Was that what made the scene believable?
Would someone that knew no rape victims have been able to get the same effect from just doing research on the subject and then simply using their imagination in tandem with the facts? I don’t know. Possibly so. Would someone that has had those experiences write it better? I think so, yes, because if they’re a writer, they have the imagination, and if they’ve been through it, then they have both the emotion and the experience, too.
I think the best possible result for any story would be to have all three elements in your hip pocket, but in horror fiction, that’s not always possible. If it was, many of us would be rotting behind bars right now.
How is it that someone can actually make you believe in the story you’re reading? What in their craft enables them to transport you to their world?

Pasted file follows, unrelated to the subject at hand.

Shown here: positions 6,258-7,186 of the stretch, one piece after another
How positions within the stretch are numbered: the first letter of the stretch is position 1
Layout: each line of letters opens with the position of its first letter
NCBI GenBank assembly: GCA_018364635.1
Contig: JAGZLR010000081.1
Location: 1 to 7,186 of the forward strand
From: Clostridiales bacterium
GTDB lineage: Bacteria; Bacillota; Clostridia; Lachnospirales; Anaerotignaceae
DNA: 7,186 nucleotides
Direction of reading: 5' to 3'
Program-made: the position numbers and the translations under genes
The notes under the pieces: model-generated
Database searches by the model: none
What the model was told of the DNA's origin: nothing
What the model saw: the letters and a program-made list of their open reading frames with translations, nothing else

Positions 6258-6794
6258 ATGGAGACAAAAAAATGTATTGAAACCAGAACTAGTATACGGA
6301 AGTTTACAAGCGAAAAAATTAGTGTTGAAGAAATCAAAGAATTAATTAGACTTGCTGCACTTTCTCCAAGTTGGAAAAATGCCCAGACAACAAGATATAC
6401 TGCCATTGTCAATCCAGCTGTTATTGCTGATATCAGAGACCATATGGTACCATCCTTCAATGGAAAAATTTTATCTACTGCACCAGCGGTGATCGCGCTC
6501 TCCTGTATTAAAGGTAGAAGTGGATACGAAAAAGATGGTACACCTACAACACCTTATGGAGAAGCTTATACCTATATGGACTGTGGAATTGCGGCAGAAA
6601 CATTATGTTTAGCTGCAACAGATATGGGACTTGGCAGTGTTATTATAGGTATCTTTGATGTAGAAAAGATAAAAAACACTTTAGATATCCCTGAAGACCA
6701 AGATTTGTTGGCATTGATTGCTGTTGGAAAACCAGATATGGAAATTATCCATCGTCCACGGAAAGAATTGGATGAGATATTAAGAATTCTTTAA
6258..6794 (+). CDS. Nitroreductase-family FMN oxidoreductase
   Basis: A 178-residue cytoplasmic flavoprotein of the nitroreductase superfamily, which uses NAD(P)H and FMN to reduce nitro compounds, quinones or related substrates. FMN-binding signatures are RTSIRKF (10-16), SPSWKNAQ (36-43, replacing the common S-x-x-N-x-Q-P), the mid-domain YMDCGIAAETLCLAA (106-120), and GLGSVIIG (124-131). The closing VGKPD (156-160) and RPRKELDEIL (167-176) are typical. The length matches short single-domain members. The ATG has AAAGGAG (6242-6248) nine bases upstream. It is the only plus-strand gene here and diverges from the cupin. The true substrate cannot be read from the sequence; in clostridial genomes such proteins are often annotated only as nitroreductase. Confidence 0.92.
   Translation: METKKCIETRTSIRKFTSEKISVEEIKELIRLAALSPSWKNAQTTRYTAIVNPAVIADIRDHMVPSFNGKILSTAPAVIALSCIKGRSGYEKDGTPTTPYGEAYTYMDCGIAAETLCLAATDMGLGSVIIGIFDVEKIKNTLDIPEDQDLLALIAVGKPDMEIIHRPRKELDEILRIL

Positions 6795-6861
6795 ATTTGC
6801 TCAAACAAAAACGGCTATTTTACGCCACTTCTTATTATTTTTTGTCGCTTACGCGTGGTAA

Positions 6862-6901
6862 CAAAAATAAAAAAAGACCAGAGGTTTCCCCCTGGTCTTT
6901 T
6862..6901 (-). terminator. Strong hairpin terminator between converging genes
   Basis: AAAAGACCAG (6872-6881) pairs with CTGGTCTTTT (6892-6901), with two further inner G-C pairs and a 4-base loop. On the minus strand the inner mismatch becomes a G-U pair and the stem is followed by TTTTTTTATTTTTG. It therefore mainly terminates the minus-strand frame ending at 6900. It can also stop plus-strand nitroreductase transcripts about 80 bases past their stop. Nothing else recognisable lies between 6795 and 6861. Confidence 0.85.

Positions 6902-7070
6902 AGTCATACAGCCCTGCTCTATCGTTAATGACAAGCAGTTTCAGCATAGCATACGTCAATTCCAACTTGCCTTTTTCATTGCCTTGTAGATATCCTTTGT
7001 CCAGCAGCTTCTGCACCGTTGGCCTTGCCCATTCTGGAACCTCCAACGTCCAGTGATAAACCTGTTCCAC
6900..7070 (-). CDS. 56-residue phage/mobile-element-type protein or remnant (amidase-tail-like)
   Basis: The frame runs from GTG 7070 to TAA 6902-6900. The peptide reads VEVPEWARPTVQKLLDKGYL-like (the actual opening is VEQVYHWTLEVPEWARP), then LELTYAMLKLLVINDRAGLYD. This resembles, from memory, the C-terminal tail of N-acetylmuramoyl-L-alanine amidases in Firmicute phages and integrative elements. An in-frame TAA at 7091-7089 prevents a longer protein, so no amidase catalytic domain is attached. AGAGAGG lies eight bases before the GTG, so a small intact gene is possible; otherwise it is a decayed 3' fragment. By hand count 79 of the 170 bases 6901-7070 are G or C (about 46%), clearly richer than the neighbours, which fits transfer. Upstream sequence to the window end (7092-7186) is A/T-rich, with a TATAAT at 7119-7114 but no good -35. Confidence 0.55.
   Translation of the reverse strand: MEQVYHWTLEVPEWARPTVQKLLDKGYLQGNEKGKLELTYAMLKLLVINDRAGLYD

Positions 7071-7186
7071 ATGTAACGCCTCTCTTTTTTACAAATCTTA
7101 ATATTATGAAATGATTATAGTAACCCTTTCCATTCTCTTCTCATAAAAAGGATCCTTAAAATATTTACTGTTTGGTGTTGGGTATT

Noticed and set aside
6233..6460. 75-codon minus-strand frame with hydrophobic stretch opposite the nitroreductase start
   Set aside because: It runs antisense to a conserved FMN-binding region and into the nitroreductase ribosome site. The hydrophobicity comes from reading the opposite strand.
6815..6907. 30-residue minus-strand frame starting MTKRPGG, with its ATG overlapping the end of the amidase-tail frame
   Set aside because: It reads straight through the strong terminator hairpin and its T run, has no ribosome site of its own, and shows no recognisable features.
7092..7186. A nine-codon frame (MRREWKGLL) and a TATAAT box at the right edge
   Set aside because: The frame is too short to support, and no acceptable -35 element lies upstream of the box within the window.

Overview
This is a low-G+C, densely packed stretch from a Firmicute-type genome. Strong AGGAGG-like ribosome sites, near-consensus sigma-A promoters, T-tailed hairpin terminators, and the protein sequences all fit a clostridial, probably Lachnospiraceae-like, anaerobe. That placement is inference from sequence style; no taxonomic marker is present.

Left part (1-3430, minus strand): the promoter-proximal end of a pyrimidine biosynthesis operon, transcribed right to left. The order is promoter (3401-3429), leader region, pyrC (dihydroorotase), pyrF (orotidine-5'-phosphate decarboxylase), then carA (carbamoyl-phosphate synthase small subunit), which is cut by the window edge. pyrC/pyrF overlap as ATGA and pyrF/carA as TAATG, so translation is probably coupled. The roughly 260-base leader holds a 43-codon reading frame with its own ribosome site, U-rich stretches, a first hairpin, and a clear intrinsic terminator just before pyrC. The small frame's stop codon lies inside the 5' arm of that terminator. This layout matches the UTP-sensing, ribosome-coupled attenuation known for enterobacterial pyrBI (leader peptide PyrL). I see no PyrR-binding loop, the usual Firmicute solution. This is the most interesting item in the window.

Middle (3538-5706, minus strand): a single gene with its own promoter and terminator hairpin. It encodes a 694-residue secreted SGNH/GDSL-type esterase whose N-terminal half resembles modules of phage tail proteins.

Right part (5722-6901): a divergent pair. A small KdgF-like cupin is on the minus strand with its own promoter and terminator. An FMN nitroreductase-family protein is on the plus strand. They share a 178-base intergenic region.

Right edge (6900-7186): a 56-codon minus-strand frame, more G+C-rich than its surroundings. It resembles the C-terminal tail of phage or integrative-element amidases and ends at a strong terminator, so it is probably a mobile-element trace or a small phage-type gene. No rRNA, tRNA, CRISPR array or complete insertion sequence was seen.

Well, one aspect that hasn’t been breached yet is talent—the ability to shape your thoughts and words in such a way that the reader becomes a silent observer in your story—a willing or, in some cases unwilling, participant in the events. Without this, the other three aspects are pretty much useless.
But then, there’s the subjectivism of personal opinion—the final element: the reader—to throw into the whole mix, too. What some people think is a talented writer, others call shit. I suppose the same could really be said about imagination and emotion, too. One person could read a book and think it was incredibly imaginative, and the next person thinks it’s dull, lifeless drivel that has been explored many times already and by far better writers. One guy could get into a story to the point where he’s basically experiencing the same emotions as the characters, so he deems the story extremely emotional; another person reads it, leans back, yawns, and scratches his balls.